Pulses Expand as Western Australia Break Crop



SYDNEY - Nov 24/17 - SNS -- Pulses are expanding as a break crop in the Western Australian Grainbelt because growers perceive them as a profitable option at current market values and because of the benefit to follow on crops..

Department of Primary Industries and Regional Development research officer Martin Harries told the Grains Industry Association of WA's recent Seeding Success forum legumes presented a viable alternative for growers seeking to give paddocks a break from wheat and canola cropping.

Harries said the break-even yields for legumes were low, presenting growers with a good alternative to lower paddock disease risk and reap the benefit of nitrogen fixing.

"At current prices, the breakeven point for lentils is around 600 kilograms per hectare, chickpeas 400 kilograms per hectare and lupins 800 kilograms per hectare," he said.

Legume plantings across the Grainbelt were set to increase in 2017, driven by high prices, however, the poor start ended up restricting many cropping programs.

"Those crops that did establish well achieved good yields, with many broadleaf crops able to make the most of the mild spring conditions," Harries said.

"In department trials lupins yielded more than 2.5 metric tons (MT) per hectare at Eradu, chickpeas over 1.2 MT per hectare at Mingenew and lentils over 2.0 MT per hectare in the mallee area north of Esperance."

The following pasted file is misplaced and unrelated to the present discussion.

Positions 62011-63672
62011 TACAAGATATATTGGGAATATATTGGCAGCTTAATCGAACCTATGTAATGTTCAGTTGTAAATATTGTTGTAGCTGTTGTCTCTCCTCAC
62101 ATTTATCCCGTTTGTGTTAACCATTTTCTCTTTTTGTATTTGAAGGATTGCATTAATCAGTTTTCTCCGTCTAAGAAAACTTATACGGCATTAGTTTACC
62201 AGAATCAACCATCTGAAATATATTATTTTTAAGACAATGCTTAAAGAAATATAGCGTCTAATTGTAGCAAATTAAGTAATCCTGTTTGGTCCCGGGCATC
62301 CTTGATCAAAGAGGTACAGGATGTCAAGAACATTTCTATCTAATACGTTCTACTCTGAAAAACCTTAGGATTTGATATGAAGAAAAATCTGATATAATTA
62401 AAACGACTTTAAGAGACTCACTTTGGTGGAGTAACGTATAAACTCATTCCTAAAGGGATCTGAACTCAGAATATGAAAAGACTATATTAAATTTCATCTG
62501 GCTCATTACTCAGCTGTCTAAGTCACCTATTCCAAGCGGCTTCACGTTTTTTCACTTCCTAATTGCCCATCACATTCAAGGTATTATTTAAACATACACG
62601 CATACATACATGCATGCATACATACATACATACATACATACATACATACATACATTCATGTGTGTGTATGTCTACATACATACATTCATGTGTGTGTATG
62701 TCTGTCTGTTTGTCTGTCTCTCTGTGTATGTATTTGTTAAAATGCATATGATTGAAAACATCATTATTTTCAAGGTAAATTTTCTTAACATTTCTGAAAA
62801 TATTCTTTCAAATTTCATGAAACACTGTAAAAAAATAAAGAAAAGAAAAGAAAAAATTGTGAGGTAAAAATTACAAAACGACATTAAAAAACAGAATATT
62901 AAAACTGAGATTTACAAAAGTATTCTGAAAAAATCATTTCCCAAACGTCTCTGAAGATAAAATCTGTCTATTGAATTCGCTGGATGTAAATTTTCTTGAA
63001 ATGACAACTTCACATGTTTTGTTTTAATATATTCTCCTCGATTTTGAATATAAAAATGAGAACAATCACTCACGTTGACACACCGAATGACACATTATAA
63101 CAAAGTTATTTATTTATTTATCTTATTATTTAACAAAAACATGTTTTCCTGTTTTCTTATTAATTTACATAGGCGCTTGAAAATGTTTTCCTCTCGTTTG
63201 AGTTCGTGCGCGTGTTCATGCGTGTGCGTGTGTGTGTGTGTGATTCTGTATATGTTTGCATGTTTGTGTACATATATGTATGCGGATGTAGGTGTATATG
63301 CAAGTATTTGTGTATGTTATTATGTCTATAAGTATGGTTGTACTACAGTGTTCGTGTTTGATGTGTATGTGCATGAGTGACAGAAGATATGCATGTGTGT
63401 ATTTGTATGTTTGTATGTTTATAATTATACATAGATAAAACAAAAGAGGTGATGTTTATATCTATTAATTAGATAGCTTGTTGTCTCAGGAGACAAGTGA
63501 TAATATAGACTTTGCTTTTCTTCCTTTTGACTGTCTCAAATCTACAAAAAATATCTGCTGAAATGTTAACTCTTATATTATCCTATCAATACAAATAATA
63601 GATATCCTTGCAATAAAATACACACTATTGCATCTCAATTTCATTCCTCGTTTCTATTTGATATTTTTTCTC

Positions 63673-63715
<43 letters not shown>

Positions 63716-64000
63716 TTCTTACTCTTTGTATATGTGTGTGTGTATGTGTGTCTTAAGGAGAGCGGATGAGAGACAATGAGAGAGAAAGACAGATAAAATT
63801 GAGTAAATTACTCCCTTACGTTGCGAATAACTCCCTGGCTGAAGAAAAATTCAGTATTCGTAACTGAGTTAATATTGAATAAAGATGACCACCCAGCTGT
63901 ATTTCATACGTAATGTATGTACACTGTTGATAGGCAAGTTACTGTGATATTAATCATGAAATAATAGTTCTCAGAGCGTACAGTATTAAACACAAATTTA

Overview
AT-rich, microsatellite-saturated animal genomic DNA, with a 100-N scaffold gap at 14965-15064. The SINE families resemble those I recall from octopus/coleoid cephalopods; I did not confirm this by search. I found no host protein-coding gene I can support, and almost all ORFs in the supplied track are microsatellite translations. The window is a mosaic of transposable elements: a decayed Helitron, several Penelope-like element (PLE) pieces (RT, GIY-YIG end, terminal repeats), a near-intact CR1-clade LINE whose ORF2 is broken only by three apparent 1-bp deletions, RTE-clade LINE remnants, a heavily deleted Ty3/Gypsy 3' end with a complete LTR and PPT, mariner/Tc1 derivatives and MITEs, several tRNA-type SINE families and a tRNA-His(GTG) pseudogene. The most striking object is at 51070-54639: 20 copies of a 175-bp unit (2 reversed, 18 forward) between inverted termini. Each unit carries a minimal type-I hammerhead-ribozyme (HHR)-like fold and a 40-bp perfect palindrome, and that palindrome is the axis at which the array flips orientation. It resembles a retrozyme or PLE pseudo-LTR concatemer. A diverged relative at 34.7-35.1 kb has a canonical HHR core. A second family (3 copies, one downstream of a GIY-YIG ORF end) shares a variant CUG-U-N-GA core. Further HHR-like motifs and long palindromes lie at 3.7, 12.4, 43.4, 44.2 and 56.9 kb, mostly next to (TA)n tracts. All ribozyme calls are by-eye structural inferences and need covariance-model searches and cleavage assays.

Harries said agronomic advances had also improved legume management and subsequent crop yield potential.

"Department trials have shown the newer varieties of chickpeas have good resistance to the fungal disease ascochyta blight, which has restricted crop potential of older varieties in previous years," he said.

"Older varieties lost up to 70% of yield when the disease was introduced early, whereas Striker managed with a two fungicide spray strategy, which resulted in very little yield loss to ascochyta.

"Another advance in the past couple of years has been the release of new varieties of lupins, field peas, fababeans and lentils, which all offer improved agronomy and reduce production risk."

Harries said growers interested in sowing legumes in 2018 should consider sourcing seed soon, as supplies for some varieties were limited.

"Growers planning to include legumes in their rotation in 2018 would be wise to lock in seed as soon as possible," he said.